It has never been easy to innovate, leveraging technology to stay ahead of your competitors, when you’re entirely reliant on in-house expertise and systems. With technology obsolescence and rising threats to information security presenting an ongoing challenge to business leaders, it’s imperative that you find the right partners to work with. If that sounds like a familiar problem, then it’s probably time to start working with a managed services provider (MSP).

#1. Are your systems struggling to keep up with demand?

From an operations standpoint, modern technology presents businesses with the opportunity to grow without restrictions. However, those stuck with old in-house computing infrastructure will find themselves struggling to keep up during periods of high demand. Partnering with an MSP gives you access to computing resources and expertise on demand for a predictable monthly fee per user.

#2. Do your employees crave workplace flexibility?

Ever since the rise of cloud technologies and ubiquitous internet connectivity, the workforce has been striving to break the chains of the office desk and the nine-to-five routine. Employees are now more accustomed to working from home or on the move, and it’s a trend that shows no signs of slowing down. By outsourcing your IT and having your computing workloads taken care of in the cloud, you can facilitate complete workforce mobility and reduce overheads.

#3. Have you recently suffered a data breach?

Corporate data is under constant assault from hackers, social engineering scammers, and a multitude of other threats. Small businesses, presenting something of a sweet spot between risk and reward, tend to be the favorite target. If your organization has recently suffered a data breach, then it’s time augment your systems with cutting-edge defenses to reduce risk and keep up with the quickly evolving world of cybersecurity. MSPs typically offer the full range of security services needed to stay safe, such as round-the-clock monitoring, intrusion detection and prevention, and more.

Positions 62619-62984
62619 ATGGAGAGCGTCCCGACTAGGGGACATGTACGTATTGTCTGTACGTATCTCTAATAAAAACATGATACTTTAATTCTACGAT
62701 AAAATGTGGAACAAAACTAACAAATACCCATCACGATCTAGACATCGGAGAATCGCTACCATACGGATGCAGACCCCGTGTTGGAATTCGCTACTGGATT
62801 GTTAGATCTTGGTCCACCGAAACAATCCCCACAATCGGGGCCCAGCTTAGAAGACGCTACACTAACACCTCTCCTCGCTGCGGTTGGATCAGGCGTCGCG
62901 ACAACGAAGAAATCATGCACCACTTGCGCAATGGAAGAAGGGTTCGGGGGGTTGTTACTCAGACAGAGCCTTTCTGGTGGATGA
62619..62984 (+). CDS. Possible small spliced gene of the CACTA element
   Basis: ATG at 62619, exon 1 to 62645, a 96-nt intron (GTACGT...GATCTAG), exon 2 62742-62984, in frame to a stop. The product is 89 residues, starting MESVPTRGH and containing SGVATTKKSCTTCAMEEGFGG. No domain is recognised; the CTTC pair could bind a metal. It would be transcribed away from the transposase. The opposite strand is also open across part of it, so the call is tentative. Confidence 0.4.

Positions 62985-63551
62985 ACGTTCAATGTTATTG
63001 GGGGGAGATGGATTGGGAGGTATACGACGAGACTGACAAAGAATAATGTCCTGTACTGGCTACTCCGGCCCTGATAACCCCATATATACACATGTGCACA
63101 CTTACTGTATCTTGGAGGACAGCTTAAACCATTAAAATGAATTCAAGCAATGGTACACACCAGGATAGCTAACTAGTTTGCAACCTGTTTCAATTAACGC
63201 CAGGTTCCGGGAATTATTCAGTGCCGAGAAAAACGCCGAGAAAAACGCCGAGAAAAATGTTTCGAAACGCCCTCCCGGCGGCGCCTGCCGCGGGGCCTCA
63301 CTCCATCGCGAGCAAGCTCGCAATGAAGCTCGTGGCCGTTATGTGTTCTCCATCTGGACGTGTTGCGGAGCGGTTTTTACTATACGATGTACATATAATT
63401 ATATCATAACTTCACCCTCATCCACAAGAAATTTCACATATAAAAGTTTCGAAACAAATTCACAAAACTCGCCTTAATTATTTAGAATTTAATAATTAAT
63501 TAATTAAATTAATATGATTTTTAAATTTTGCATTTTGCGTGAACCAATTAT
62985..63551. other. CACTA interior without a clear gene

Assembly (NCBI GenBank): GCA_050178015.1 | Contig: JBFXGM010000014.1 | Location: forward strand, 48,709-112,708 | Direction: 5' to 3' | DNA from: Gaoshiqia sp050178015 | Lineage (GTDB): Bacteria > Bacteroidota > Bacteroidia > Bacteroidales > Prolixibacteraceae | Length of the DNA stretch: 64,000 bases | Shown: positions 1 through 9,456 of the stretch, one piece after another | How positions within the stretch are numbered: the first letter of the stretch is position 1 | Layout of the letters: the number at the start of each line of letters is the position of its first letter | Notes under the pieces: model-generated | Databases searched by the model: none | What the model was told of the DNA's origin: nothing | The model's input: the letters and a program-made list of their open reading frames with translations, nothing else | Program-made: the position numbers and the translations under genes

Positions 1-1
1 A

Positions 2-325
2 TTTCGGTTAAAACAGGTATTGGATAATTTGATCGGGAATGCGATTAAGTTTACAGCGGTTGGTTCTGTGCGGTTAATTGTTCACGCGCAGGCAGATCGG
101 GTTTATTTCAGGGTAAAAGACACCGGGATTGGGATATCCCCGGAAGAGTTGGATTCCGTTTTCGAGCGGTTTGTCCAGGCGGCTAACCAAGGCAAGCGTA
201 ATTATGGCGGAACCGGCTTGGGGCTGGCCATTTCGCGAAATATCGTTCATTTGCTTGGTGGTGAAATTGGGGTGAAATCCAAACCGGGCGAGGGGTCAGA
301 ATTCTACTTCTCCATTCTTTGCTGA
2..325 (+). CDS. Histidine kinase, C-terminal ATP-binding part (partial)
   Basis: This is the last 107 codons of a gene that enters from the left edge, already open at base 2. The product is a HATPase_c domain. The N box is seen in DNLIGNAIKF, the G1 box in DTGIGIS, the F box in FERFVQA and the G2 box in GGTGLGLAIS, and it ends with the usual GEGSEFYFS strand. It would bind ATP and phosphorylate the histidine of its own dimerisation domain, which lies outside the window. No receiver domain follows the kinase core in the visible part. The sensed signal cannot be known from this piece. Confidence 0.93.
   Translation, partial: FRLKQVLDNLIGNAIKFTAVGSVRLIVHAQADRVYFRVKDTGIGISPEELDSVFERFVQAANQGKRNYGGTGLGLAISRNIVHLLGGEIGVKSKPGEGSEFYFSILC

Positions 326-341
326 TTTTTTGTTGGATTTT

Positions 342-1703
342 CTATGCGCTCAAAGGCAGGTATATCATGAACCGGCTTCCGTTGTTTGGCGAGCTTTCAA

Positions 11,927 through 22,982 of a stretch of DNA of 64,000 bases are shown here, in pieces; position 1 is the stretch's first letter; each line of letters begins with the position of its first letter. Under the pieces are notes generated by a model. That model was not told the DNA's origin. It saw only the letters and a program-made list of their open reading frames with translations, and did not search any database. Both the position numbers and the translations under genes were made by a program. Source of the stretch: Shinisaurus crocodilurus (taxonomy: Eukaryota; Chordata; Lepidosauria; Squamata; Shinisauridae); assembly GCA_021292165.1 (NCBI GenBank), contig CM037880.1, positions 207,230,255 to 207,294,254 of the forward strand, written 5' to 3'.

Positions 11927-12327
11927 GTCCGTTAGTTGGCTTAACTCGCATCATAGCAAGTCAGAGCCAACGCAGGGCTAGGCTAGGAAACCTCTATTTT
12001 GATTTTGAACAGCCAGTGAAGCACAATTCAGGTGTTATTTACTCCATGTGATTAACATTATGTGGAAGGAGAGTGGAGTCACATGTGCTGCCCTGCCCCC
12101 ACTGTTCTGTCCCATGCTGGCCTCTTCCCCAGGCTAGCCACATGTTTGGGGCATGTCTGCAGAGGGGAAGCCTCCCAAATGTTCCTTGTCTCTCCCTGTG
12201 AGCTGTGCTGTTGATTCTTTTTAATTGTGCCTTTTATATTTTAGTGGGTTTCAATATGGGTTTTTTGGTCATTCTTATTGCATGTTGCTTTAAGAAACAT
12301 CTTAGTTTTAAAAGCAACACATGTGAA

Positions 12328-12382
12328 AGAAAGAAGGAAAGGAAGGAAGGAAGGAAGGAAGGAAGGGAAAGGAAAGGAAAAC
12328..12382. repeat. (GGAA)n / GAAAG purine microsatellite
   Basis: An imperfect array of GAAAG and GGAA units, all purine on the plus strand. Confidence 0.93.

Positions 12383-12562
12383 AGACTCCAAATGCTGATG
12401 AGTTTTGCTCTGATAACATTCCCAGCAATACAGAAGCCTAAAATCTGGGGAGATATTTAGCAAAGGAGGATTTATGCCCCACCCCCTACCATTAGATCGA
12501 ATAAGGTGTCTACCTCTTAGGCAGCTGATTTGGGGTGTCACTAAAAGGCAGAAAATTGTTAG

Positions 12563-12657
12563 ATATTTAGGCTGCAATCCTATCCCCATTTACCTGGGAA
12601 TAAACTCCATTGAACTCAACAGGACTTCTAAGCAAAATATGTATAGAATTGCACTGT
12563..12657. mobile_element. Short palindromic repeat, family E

#4. Is unscheduled downtime hindering productivity?

As organizations across all industries become increasingly reliant on technology, downtime is one of the biggest barriers to growth and productivity. Customers now expect companies to be consistently online, and if you can’t serve them in their time of need, they won’t hesitate to look elsewhere. In other words, unscheduled downtime is not something you can afford to suffer. MSPs are bound by the obligations outlined in their service level agreements to respond to support tickets within given deadlines and maintain a minimum level of service availability.

#5. Are you struggling to keep up with your competitors?

Many established brands have all but vanished simply because they failed to keep up with the times. To prevent your business from being usurped by more innovative competitors, you need the latest and most suitable IT solutions on your side. It’s practically impossible to do that when you’re fully reliant on an in-house IT department due to factors like the shortage of expertise and high costs involved. To innovate fast enough, you need access to the right vendors, and that’s generally something that only comes with a partnership with an MSP.

Netwize helps drive real business results with modern technology and the expertise required to make everything happen. Call us today to take your first step towards digital transformation.